Just a short drive from Barcelona is the stunning region of Costa Brava, Spain. With beautiful views and unique history found throughout the region, there are several Costa Brava towns you’ll want to add to your Spain itinerary! This, of course, is not an exhaustive list of all of the Costa Brava towns, but it’s at least a start to get you planning!
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Tossa de Mar
The sun was out in full force and rays of sunshine glittered atop the azure Mediterranean sea, as we caught our first glimpse of the coast in Costa Brava. Gentle waves lapped against the rugged shore below while a light, dry breeze from the sea swept through our hair. We stood atop castle ruins on a rocky cliff with the vast sea on one side and a charming medieval town on the other. This was the first of several Costa Brava towns we visited during our week long stay in this spectacular region.
Tossa de Mar is located halfway between Barcelona and the French Border. If traveling from Barcelona, it’s one of the region’s first towns you’ll come upon. Even though Tossa de Mar wasn’t a planned stop on our Costa Brava itinerary, we simply couldn’t miss the opportunity to see a castle on the beach! Around the 12th century, this medieval town was walled off and a castle was built upon Mt. Guardí, the town’s highest point. Parts of the castle still remain and visitors are welcome to explore its prevailing ruins.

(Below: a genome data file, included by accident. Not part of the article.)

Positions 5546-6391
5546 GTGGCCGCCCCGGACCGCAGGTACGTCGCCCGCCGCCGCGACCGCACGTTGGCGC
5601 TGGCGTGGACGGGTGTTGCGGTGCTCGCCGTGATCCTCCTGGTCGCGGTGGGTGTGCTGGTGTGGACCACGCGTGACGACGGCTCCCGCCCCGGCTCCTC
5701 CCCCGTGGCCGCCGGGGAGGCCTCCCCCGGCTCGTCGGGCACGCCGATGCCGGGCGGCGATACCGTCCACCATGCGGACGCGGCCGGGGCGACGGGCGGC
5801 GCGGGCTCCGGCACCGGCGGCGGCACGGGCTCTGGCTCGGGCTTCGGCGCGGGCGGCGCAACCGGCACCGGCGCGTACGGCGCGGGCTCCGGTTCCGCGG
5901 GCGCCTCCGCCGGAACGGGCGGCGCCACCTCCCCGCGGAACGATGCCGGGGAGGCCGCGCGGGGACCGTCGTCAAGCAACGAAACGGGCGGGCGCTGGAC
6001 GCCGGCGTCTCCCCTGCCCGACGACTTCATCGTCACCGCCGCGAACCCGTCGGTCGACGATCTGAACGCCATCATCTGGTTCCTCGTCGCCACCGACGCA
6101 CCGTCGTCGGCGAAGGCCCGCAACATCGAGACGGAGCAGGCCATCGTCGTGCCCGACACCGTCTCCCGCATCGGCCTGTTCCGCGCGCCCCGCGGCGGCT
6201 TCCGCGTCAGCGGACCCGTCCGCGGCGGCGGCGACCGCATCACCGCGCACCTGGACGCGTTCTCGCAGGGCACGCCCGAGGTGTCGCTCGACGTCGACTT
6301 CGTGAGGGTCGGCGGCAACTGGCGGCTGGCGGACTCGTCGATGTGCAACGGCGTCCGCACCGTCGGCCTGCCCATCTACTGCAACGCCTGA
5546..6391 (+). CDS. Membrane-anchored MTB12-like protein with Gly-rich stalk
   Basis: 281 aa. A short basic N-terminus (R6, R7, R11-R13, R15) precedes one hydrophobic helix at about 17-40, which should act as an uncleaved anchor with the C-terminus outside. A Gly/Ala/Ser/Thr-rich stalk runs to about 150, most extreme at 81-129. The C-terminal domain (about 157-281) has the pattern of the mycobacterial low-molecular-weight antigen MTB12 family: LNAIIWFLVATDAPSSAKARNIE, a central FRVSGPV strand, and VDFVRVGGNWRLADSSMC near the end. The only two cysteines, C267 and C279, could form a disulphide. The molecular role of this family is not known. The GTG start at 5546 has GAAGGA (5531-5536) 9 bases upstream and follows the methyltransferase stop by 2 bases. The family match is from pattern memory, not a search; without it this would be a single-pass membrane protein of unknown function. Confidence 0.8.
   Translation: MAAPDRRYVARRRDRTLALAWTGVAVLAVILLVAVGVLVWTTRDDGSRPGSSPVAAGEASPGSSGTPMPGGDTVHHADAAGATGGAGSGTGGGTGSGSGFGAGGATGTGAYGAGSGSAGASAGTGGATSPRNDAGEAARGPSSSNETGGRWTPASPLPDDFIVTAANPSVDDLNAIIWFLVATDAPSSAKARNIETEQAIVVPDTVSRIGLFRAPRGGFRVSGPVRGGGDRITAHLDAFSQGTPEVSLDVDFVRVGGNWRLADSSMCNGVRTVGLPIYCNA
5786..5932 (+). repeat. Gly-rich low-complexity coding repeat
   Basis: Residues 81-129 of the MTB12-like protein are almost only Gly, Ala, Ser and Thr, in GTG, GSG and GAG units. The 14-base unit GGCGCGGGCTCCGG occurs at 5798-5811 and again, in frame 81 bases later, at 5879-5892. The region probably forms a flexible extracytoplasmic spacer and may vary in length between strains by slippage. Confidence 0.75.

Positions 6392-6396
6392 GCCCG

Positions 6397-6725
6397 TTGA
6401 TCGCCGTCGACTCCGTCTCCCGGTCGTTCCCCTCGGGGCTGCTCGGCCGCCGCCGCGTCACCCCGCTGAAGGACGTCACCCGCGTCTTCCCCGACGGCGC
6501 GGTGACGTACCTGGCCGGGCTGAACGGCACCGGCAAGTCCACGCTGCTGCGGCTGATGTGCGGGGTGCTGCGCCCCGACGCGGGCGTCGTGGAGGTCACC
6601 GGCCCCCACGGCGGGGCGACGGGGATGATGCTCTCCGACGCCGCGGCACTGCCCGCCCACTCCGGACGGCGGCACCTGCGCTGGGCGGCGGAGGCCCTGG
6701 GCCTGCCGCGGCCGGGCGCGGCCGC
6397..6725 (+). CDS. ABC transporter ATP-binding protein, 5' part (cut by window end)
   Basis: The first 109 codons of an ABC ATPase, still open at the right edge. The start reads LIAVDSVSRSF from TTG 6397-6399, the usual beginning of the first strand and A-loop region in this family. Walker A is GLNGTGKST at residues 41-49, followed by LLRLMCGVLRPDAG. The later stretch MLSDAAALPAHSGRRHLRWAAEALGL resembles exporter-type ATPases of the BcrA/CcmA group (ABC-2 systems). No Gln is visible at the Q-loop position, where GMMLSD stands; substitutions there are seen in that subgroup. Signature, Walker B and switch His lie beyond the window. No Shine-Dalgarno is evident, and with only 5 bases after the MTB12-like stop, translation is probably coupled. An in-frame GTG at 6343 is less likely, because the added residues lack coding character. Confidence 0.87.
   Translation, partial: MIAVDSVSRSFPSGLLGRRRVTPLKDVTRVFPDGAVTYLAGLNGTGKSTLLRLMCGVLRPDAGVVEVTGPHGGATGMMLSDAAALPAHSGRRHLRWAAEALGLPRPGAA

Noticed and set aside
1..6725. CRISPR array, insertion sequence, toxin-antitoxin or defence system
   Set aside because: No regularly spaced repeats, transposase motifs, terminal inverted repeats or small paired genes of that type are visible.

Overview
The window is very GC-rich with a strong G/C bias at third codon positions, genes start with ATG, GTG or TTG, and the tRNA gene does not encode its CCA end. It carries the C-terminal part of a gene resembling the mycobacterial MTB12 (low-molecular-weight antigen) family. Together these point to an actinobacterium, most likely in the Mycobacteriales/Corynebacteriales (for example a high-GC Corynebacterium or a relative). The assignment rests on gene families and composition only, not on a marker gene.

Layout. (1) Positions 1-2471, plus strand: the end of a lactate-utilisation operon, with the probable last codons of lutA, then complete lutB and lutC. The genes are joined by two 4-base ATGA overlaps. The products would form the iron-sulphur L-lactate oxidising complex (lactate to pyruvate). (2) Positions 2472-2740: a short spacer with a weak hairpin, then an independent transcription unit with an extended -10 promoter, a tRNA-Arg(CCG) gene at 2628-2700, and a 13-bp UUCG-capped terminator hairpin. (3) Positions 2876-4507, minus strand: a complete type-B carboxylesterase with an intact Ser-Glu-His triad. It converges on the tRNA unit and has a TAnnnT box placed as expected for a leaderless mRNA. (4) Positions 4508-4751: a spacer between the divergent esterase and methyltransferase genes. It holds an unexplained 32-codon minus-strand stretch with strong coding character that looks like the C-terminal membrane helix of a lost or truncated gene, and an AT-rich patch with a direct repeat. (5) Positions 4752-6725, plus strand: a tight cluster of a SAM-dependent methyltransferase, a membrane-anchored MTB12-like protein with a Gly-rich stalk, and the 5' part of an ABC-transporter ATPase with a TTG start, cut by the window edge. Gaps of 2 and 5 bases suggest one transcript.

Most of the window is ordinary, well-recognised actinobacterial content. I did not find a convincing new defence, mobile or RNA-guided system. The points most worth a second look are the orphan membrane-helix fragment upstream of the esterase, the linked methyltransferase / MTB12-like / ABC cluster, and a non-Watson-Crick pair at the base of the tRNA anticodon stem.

On the hunt for one of the best Costa Brava beach towns? Look no further than Tamariu! You won’t find any massive resorts here, just small hotels and apartments for rent nestled around a tranquil beach cove. This is where we based ourselves during our week in Costa Brava. Even with so many great Costa Brava towns to choose from, we knew we had made the right decision to make Tamariu our home base! There are also some great coastal hikes you can access right from the cove.
Old Town Girona
Wandering through Old Town Girona truly makes you feel like you’re taking a step back in time as you explore the unique history in probably the best known of Costa Brava towns. Although Girona has received more recent notoriety for serving as a filming location for Game of Thrones, its actual history goes back thousands of years. Meander through the Barri Vell (Old Quarter) and lay eyes on structures dating back to the 1st-century BC, including parts of the original sandstone Roman walls. Its impressive cathedral (built between the 11th and 18th centuries) contains a wide Gothic nave, the widest rib-vaulted space in existence today. Girona’s Jewish Quarter is one of the best conserved in all of Europe and dates back to 1160.
The River Onyar cuts right through the town center with colorful houses lining both sides. Stand on the red Peixateries Velles Bridge (built by the Eiffel company in 1827) to capture an iconic shot of the Cathedral, the church of Sant Feliu, and the vibrant buildings along the riverbank. It is the River Onyar that separates the Old Town from the more modern and bustling side of Girona. We worked up quite an appetite wandering through the stone streets and staircases of the Old Town, so we crossed the river and made our way to a cooking class to experience some local Catalan cuisine.
Medieval Costa Brava Towns
Cobblestone alleys, Gothic-style windows and doorways, and charming arches, create a picturesque scene everywhere you look in the medieval village of Pals. This once-neglected village now attracts visitors from all over with its cafes, restaurants, and artisan shops. Walk up to the higher sections of town and gaze upon the surrounding scenery. See if you can spot the Medes Isles off in the near distance and admire the vast expanse of rice paddy fields just past the city walls.